Hyponatremia

Observe if there is a manifestation of hyponatremiaTrusted Source when you’re adapting to a new medicament. These include:

Consult specialists if you detect these signs.

Withdrawal Symptoms

The withdrawalTrusted Source symptoms that occur following their sudden discontinuation are a result of the drugs’ effect on various types of neurotransmitter pathways in the brain. Deprived of the previously supplied substance, these pathways must adapt to this state again. However, they are not accompanied by a craving for the substance and an irresistible, difficult-to-control desire to take it again, which are characteristic of the withdrawal syndrome that occurs after stopping stimulants.

It is worth noting that while it takes at least 2-3 weeks to improve mood after taking antidepressants, an anxiety reduction is observed at the beginning of treatment. This is particularly important in patients who are experiencing suicidal thoughts, as it may result in a greater propensity to act on them. During this time, loved ones should remain vigilant, and in cases of high suicide risk, it is recommended to initiate treatment under the supervision of specialists in a hospital setting.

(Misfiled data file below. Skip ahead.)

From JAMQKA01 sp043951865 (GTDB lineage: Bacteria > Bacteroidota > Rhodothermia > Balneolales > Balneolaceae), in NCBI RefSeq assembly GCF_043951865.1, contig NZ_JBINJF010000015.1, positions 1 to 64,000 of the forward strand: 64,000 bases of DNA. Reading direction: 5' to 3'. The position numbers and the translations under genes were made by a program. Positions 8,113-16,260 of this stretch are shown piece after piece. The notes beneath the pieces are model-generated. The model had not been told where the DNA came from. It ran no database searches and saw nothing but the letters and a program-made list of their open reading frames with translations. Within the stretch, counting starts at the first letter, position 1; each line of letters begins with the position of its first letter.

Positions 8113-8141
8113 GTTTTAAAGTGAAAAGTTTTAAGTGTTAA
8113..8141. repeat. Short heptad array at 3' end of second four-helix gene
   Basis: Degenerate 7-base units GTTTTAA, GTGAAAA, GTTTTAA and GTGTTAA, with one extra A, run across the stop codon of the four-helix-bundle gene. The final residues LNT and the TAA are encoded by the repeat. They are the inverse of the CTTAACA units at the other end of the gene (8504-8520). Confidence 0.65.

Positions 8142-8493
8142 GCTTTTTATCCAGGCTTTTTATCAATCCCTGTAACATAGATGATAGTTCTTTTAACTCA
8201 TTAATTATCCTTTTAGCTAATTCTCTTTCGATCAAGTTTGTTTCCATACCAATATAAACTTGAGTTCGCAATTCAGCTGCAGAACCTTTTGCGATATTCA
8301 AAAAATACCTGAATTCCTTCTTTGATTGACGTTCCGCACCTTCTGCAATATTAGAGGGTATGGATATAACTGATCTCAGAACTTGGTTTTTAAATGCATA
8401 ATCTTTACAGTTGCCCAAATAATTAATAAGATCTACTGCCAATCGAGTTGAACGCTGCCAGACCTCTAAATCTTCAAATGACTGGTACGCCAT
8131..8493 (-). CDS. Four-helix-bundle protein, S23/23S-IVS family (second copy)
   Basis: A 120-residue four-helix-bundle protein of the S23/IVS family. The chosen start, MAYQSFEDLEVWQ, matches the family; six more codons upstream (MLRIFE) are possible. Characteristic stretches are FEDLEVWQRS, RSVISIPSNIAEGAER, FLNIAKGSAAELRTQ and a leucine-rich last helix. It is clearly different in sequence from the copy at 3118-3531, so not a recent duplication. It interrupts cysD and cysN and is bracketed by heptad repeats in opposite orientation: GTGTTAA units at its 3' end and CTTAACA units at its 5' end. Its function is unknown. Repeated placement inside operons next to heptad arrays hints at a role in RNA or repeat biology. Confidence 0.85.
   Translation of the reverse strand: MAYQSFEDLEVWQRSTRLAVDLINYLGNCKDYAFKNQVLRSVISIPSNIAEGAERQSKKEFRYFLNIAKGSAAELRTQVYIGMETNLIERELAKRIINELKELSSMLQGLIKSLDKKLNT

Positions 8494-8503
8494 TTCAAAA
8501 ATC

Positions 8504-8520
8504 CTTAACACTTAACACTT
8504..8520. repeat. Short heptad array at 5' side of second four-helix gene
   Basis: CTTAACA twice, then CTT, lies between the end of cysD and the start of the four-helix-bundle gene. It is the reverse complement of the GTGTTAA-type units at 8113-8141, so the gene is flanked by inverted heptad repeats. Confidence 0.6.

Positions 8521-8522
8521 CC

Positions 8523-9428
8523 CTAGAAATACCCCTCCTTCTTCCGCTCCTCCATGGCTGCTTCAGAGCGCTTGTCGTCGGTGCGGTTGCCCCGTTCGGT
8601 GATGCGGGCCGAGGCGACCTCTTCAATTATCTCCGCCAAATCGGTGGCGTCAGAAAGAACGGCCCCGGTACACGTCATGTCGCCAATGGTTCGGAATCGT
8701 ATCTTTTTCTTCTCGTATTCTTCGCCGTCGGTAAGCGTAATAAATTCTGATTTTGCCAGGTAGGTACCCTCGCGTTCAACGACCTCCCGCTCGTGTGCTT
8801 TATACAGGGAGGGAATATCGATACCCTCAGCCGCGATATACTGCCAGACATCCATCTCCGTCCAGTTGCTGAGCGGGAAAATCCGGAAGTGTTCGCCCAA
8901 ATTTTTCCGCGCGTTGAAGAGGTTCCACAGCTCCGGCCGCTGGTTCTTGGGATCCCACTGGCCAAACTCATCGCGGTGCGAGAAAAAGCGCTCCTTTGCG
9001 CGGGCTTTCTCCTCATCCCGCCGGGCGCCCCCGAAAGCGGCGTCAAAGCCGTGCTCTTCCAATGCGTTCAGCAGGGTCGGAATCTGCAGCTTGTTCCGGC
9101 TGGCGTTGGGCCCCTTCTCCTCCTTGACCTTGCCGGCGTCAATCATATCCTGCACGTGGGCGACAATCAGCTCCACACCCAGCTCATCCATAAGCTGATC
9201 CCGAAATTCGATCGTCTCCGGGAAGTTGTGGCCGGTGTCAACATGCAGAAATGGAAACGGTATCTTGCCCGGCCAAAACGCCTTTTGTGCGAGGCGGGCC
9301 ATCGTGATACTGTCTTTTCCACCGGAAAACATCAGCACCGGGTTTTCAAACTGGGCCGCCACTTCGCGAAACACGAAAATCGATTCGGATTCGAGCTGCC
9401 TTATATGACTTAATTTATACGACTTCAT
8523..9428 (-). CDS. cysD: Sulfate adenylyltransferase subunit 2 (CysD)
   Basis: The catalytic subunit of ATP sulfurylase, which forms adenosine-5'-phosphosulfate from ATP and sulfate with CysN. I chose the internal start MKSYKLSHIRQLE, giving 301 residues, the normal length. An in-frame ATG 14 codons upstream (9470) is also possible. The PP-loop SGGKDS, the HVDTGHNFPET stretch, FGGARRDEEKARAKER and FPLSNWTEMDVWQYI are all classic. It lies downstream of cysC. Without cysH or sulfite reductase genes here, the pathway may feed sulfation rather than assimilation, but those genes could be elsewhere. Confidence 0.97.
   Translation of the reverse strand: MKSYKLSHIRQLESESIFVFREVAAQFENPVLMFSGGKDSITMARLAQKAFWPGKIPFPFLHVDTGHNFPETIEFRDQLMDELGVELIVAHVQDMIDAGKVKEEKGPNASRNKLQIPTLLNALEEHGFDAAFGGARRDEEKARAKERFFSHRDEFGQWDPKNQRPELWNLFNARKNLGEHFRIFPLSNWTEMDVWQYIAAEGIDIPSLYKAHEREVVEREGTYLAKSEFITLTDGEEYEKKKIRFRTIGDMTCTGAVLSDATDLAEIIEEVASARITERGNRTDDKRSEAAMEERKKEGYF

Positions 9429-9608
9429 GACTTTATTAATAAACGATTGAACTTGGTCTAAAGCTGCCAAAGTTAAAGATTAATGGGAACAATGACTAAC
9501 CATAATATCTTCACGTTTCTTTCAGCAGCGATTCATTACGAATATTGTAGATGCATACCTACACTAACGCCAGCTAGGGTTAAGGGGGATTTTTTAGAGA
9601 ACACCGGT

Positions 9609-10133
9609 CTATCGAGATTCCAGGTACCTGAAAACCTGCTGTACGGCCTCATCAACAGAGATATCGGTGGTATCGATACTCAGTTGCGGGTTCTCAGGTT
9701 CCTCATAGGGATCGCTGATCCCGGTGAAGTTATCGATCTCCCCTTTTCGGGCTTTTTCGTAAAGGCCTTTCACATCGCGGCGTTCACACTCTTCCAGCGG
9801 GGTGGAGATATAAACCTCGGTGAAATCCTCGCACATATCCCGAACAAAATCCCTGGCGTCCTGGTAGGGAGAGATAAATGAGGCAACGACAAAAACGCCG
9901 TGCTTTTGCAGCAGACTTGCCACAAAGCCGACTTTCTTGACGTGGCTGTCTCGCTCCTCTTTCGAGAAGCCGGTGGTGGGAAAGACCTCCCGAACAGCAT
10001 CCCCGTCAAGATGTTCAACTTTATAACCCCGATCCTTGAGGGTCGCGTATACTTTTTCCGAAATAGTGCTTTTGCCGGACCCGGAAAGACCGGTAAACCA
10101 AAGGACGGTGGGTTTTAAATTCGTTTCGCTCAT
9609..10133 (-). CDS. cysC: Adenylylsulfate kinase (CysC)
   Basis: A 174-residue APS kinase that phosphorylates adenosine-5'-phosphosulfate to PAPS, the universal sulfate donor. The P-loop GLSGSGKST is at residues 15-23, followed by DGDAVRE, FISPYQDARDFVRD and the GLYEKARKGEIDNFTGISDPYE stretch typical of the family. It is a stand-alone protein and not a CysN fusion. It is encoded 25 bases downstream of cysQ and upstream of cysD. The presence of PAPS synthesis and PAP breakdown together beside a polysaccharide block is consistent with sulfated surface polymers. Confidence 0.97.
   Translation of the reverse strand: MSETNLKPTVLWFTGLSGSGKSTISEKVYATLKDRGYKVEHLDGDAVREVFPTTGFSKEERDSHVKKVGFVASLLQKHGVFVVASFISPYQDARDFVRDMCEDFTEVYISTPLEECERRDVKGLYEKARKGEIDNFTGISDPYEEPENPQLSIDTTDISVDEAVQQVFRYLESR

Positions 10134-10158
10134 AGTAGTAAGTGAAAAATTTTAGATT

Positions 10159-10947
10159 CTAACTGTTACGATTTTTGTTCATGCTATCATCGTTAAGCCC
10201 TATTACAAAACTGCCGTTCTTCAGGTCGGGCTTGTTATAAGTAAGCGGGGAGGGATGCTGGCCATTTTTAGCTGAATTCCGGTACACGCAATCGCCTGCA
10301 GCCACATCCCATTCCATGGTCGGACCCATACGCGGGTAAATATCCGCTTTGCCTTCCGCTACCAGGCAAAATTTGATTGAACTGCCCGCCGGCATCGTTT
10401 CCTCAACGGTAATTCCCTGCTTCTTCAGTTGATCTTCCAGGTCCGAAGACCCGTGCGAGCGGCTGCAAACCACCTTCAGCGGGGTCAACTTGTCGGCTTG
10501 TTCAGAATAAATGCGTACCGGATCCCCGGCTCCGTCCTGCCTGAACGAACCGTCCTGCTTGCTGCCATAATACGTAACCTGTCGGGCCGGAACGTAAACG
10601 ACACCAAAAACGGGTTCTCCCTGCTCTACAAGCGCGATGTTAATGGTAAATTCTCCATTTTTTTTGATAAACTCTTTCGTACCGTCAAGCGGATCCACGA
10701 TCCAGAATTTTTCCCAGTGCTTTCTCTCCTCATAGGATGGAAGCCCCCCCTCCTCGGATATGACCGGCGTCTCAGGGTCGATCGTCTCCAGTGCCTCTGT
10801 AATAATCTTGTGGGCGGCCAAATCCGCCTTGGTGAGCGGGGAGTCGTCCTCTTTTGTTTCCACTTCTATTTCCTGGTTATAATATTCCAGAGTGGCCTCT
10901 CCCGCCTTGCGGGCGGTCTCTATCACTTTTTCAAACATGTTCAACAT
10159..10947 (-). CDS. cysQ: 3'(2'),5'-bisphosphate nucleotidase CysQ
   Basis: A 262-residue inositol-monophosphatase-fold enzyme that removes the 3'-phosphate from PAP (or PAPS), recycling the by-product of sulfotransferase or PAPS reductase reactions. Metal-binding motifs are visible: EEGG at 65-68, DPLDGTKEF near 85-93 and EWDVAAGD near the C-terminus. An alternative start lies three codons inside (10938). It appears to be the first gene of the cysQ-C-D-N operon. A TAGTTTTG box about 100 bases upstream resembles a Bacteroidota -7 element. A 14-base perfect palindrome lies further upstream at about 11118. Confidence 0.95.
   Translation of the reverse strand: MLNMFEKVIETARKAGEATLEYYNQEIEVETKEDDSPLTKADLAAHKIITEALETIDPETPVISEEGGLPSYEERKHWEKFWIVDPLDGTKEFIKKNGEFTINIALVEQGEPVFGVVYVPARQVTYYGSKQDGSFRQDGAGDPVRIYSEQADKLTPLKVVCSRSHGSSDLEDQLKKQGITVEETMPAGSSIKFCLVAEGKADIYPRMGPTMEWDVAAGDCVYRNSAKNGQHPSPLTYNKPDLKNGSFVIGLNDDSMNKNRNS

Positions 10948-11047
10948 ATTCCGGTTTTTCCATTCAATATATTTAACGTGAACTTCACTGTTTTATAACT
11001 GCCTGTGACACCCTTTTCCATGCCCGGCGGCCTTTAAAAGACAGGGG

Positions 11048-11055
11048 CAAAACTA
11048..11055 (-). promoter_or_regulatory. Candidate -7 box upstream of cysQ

General Principles of Treatment

One of the most critical aspects of depression treatment is establishing good cooperation with the specialist. Patients should not make independent decisions regarding treatment modifications but should inform their doctor of all symptoms and concerns, enabling the physician to choose the optimal treatment.